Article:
Siemens has extended its Sidoor range with a gearless drive system for elevator doors. The Sidoor ATE500E model introduces electronically commutated technology to the lineup, requiring less maintenance and exhibiting less wear than DC drives. The company states results are longer service life, improved energy performance and reduced operating costs. The product has rapid acceleration ramps of up to 3,000 mm/s². “Single-button commissioning” is intended to provide quick and easy setup with an “automatic training journey” to help installers avoid incorrect settings. The motor in the drive system is compatible with doors weighing up to 280 kg and can be used in different orientations. An integral sensor unit in the motor monitors operating data for safety, and a temperature sensor records the heat generation of the drive so the motor can be operated close to its thermal load limit yet remain protected from overloading. Yet another sensor, a highresolution magnetic unit, records information related to the angle of rotation. The position of the door is measured via an incremental position encoder simulation. In addition to an intelligent diagnostics unit additionally carrying out an automated function test prior to every journey, these features improve efficiency. Finally, a proven circuit logic provides additional protection for the electronic systems in the event of exposure to external forces. www.siemens.com/sidoor Continued

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ELEVATOR WORLD India • 2nd Quarter 2015 •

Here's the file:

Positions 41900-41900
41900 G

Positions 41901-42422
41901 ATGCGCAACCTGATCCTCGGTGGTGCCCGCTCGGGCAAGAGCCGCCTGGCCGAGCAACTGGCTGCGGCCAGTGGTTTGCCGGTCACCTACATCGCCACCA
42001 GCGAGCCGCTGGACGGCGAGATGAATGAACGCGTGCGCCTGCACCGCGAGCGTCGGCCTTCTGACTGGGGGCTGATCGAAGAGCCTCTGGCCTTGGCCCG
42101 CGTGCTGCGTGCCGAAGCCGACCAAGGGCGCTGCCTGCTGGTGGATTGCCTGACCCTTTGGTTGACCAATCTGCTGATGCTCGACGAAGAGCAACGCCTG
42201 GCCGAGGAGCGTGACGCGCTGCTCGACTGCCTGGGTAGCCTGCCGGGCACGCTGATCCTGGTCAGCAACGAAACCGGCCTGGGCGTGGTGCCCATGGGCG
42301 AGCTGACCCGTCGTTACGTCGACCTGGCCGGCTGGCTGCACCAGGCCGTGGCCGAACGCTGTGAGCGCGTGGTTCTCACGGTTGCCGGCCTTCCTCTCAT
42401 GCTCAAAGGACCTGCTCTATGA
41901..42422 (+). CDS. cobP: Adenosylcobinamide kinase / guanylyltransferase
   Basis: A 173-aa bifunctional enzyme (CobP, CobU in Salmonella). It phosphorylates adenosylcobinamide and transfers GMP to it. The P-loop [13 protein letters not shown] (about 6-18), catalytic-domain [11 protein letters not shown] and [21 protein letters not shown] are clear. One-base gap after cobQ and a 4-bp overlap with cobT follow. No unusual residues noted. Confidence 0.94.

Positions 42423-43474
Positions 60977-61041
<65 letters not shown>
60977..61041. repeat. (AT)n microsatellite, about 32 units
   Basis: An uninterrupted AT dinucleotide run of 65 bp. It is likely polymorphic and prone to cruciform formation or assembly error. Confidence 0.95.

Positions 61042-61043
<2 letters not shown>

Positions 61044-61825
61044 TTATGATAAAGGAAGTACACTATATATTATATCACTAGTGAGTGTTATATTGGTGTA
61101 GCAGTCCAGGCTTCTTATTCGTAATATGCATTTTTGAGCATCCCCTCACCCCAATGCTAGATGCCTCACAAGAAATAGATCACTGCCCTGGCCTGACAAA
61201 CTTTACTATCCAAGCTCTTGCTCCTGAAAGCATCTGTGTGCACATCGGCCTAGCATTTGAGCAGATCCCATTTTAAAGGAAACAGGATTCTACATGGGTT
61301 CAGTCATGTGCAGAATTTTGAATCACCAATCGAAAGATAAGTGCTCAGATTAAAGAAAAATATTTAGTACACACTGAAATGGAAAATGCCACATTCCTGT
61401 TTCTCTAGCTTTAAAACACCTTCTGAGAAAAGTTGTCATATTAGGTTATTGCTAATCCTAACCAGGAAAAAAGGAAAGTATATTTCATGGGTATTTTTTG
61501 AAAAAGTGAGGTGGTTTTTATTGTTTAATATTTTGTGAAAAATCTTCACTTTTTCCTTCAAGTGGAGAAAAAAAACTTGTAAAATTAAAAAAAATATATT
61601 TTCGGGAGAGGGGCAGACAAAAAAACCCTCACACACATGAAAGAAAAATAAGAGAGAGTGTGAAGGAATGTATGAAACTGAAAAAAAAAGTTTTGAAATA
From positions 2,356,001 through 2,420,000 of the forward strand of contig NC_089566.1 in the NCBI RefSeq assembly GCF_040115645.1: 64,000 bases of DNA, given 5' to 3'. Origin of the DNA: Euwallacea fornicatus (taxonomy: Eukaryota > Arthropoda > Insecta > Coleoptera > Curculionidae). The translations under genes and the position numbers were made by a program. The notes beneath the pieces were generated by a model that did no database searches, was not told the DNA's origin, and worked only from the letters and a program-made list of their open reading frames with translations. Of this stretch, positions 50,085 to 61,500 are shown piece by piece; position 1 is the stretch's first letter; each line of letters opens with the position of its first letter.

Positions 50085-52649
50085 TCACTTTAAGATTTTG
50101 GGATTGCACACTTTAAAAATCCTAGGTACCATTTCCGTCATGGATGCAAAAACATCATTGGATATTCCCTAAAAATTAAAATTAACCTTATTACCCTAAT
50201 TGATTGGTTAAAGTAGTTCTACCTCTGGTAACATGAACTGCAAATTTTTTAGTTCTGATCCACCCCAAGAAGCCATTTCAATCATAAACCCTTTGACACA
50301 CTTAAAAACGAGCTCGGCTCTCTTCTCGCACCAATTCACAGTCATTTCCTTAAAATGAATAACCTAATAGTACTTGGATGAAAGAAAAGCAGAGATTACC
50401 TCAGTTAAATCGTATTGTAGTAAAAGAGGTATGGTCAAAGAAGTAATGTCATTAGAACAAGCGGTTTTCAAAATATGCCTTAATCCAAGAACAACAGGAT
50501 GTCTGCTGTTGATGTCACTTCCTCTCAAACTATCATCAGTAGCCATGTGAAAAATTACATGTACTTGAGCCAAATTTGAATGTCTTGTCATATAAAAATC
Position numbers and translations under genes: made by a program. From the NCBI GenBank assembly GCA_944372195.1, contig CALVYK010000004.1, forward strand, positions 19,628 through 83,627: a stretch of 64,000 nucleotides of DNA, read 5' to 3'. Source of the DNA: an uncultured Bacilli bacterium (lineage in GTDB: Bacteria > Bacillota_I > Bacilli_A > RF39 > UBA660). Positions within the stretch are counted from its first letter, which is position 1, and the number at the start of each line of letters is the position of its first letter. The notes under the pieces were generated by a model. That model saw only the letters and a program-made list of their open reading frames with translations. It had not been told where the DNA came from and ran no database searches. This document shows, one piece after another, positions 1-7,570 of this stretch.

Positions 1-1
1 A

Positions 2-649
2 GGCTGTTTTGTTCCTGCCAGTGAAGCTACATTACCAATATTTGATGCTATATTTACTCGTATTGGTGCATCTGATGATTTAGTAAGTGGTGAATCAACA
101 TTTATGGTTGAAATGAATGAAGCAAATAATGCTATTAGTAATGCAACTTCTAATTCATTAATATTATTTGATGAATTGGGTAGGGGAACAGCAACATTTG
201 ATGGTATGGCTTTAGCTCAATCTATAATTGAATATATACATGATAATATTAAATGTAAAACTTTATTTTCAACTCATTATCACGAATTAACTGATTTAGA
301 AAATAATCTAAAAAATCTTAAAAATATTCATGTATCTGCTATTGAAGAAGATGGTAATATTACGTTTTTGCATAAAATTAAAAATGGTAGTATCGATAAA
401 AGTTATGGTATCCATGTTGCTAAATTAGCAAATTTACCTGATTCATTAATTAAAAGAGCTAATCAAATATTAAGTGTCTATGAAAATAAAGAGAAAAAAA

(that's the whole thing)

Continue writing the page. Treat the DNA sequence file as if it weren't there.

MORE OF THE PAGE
Elevator Drive L1000A 1.5 to 110KW

30+ years of experience and application oriented innovation, YASKAWA’s L1000A drive incorporates innovative technology and uses special hardware designed for more than 70,000 hours of maintenance free operation. It provides advanced control functions to run Induction and PM (Permanent Magnet) motor applications in geared and gearless elevator systems. L1000A is known for its simplicity, energy efficiency and robustness. The L1000A Drive Series is a dedicated drive for elevator applications suitable for both modernization projects and new installations. • Advanced motor and drive technology for gearless PM motor control • Features to reduce floor-to-floor times • Low carrier frequency based current ratings for quiet operation • Elevator language and units for speed, accel/decel and jerk rates • Various types of auto-tuning for induction and gearless permanent magnet motors (uncoupled/coupled) • Built-in braking transistor for all models up to 30KW • Torque compensation at start without load sensor (anti-rollback) • Simple and efficient brake sequence • Input voltage sensors for phase loss detection • De-magnetization protection for PM motor • New light load function for UPS (Uninterrupted Power Supply) • Rescue operation function • ON/OFF and Temperature controlled cooling fan • Removable multi-function terminal board with parameter back up function Network Communications: CANopen and more